For length we are going to count the number of words in the plain text (non-HTML content) inside <div id=”content”>. Create a new macro called “blog post length” and add this Custom JavaScript:

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function() {
    var wordCountTemp = $("#content").text();
    wordCountTemp = wordCountTemp.replace(/(^\s*)|(\s*$)/gi,"");
    wordCountTemp = wordCountTemp.replace(/[ ]{2,}/gi," ");
    wordCountTemp = wordCountTemp.replace(/\n /,"\n");
    var wordCount = wordCountTemp.split(' ').length;
    if (wordCount>3000) return "3k+";
    else if (wordCount>2500) return "2.5k-3k";
    else if (wordCount>2000) return "2k-2.5k";
    else if (wordCount>1500) return "1.5k-2k";
    else if (wordCount>1100) return "1.1k-1.5k";
    else if (wordCount>800) return "800-1.1k";
    else if (wordCount>500) return "500-800";
    else if (wordCount>200) return "200-500";
    else return "<200";
}

Macro #4: blog post title length

The blog post title length macro is very similar. Here we’ll refer to the <title> element of the page, but you might choose the <h1> instead.

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function() {
    var wordCountTemp = document.title;
    wordCountTemp = wordCountTemp.replace(/(^\s*)|(\s*$)/gi,"");
    wordCountTemp = wordCountTemp.replace(/[ ]{2,}/gi," ");
    wordCountTemp = wordCountTemp.replace(/\n /,"\n");
    var wordCount = wordCountTemp.split(' ').length;
    if (wordCount>20) return "21+";
    else if (wordCount>16) return "17-20";
    else if (wordCount>12) return "13-16";
    else if (wordCount>10) return "11-12";
    else if (wordCount>8) return "9-10";
    else if (wordCount>6) return "7-8";
    else if (wordCount>4) return "5-6";
    else if (wordCount>2) return "3-4";
    else return "<3";
}

Macro #5: blog post publish day

Finally, our last macro, blog post publish day will return the day of the week that the post was published! For our demo, we are going to assume that your blog post URLs have the same format as LunaMetrics’ blog posts: a URL format like 2014/01/24/. Your regular expression will be different if your URLs are set up differently.

(If the publish date is not included in your URLs, you could write a different macro to scan the page for the post date… but each situation will be different and your mileage may vary.)

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function() {
    var url = document.URL;
    // For URLs with form: 2014/01/24/
    var matches = url.match(/([0-9]{4})\/([0-9]{2})\/([0-9]{2})\//);
    if(matches && matches.length > 1) {
        var blogDate = new Date(matches[1],matches[2]-1,matches[3]);
        var d = ['Sunday','Monday','Tuesday','Wednesday','Thursday','Friday','Saturday'];
        return d[blogDate.getDay()];
    }
}

Step 4:

Screen Shot 2014-01-23 at 7.37.27 PMWe’re almost done. Now that we’ve created the tag and the five macros we need, we will create a new version and click “Publish”.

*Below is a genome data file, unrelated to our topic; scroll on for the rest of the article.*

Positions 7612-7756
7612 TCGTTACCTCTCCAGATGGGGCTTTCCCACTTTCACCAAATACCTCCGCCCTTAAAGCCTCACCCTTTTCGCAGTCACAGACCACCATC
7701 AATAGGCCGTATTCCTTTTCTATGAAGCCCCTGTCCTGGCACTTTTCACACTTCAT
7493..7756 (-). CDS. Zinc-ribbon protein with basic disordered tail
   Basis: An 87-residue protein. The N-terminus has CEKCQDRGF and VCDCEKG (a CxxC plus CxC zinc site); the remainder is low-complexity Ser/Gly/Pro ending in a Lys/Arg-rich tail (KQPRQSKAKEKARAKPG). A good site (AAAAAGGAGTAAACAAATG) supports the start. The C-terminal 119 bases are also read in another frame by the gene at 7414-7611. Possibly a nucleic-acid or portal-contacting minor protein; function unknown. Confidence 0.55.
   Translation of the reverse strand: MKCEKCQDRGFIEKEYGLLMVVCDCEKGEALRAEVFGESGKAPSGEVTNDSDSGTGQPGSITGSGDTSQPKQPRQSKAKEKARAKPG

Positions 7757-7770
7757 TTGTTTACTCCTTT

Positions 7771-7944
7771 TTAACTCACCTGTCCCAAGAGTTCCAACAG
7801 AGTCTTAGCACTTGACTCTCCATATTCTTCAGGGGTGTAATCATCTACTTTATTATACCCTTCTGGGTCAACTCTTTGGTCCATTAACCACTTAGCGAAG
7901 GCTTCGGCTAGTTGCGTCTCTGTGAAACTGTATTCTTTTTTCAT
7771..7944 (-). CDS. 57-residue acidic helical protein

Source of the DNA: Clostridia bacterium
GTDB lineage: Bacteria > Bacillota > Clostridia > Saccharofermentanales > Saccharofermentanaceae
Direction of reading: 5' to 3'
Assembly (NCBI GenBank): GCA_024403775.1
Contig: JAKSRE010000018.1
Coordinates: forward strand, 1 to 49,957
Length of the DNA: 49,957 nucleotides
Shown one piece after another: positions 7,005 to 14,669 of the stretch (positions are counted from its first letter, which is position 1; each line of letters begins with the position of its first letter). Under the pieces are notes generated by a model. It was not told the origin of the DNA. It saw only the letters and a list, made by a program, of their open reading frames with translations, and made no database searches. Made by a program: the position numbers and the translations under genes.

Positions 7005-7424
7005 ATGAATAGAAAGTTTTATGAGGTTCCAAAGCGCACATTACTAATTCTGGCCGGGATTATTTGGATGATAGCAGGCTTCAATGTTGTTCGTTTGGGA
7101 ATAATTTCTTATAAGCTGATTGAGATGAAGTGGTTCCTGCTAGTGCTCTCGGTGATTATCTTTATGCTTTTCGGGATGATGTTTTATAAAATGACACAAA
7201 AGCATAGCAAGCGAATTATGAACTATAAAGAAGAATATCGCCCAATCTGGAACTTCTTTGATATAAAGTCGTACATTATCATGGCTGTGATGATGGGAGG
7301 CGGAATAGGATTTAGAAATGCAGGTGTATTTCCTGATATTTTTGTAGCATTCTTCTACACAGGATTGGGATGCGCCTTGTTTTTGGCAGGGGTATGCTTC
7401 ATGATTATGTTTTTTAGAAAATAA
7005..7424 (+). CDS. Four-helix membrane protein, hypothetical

And now…

Our journey is almost over. Now we must wait. You can’t see content groups appear in the Real Time reports, and unfortunately your data will take a little while to populate in the new reports. For now our quest brings us pause, and reflection.

Screen Shot 2014-01-23 at 7.43.22 PMIn a few hours, we can visit the All Pages report, inside Behavior > Site Content. You’ll now see that our new Content Groupings are available as a new Primary Dimension!

Screen Shot 2014-01-23 at 7.45.29 PM

If our quest was successful, after a few hours, you’ll begin to see some data in these reports!

Screen Shot 2014-01-24 at 10.41.33 AM

Screen Shot 2014-01-24 at 10.41.57 AM

Screen Shot 2014-01-24 at 10.44.21 AM

Our journey comes to an end.

You can consider the new Content Groupings essentially to be a simplified form of Content Experiments. We can examine this data, look at bounce rates, % exit rates, conversion rates, and make decisions about how to formulate our blog posts: how long should our posts be, what days should we publish, and how many images and videos should we include.

And there was much rejoicing.

Alex Moore

About Alex Moore

Alex Moore is our Analytics Department Lead. For over a decade he has built websites from the ground up, placing web analytics at the root of digital marketing strategy. Alex has spent eight years in the consultancy world and in client-facing roles, working on search engine marketing, development, web analytics and custom reporting. He also heads LunaMetrics training seminars across the country. The next seminar Alex will be leading will be a Google Analytics training in Houston. An avid independent backpacker and traveler, Alex also has his Masters in Religious Dialogue from Ireland, where he discovered that most sectarian conflict can be settled over a pint of plain.

http://www.lunametrics.com/blog/2014/01/24/classify-blog-posts-analytics-content-groupings/

5 Responses to “Classify your Blog Posts in Analytics Using Content Groupings”

I like the idea of Content Grouping. It helps bloggers in having better statistics of their blogs. It is important what draws visitors to a site so that you keep doing what works.

Hi Alex,

Great post you’ve written about using the content grouping of Google Analytics in combination of Google Tag Manager. I will definitely take a look into it to see what kind of analysis you can do based on these values.

I think that especially the length of the blogposts can give you great insights about what works best for your readers and how far goes their attention span.

page.tl says:

I don’t even knokw how I ended up here, but I thought
this post was good. I don’t know who you are
but certainly you’re going to a famoujs blogger if you are not alread ;) Cheers!

Hey, Thanks for this post. I tried making groups, wrote the macros and it was all fine until the 5 groups I made, all have the same urls in it and everything is similar. I passed an id on all my pages that I wanted to group and checked its value. The value is different for different groups, yet it shows the same urls in the group. Can you suggest something I should try? Also what is not set ?
Thanks

PedroCZ says:

Alex, amazing article (and JS code :-).

Just wanted to ask why not use custom dimenions instead of page groups in some cases — thouse should allow you to filter/segment data…